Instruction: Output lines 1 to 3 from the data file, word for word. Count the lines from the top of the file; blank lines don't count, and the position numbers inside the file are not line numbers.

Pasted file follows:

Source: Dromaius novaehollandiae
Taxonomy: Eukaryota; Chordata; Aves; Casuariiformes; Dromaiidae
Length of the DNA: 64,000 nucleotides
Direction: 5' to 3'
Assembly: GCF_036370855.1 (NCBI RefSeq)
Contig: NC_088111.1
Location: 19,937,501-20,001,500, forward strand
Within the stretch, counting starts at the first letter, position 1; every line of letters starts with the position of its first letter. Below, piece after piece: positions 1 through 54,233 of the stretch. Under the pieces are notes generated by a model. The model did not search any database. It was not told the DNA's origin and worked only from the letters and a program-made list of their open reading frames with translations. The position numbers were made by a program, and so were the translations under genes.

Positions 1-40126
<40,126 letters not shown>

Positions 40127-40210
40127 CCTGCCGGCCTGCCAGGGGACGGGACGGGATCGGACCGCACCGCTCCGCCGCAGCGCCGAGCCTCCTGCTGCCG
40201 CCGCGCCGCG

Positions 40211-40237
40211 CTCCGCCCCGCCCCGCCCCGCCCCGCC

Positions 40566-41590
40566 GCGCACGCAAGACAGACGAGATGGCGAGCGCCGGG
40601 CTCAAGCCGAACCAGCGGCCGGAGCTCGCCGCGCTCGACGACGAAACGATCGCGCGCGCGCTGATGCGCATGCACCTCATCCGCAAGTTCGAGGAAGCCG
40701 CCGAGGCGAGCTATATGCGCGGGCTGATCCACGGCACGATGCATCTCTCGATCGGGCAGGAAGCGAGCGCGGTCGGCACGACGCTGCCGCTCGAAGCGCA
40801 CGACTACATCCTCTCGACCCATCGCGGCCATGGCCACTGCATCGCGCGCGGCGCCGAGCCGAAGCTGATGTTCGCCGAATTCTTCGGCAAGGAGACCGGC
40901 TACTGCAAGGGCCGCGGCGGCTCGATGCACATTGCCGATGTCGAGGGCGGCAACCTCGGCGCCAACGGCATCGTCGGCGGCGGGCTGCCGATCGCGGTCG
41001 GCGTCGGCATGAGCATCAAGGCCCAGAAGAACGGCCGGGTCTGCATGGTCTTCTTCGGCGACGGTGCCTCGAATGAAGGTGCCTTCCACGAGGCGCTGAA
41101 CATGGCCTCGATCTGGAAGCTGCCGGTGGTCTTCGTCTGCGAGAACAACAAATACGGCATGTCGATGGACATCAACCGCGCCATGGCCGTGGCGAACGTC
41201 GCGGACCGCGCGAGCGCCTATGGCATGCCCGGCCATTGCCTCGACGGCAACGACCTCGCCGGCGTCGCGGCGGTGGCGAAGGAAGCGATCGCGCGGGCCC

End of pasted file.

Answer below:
Source: Dromaius novaehollandiae
Taxonomy: Eukaryota; Chordata; Aves; Casuariiformes; Dromaiidae
Length of the DNA: 64,000 nucleotides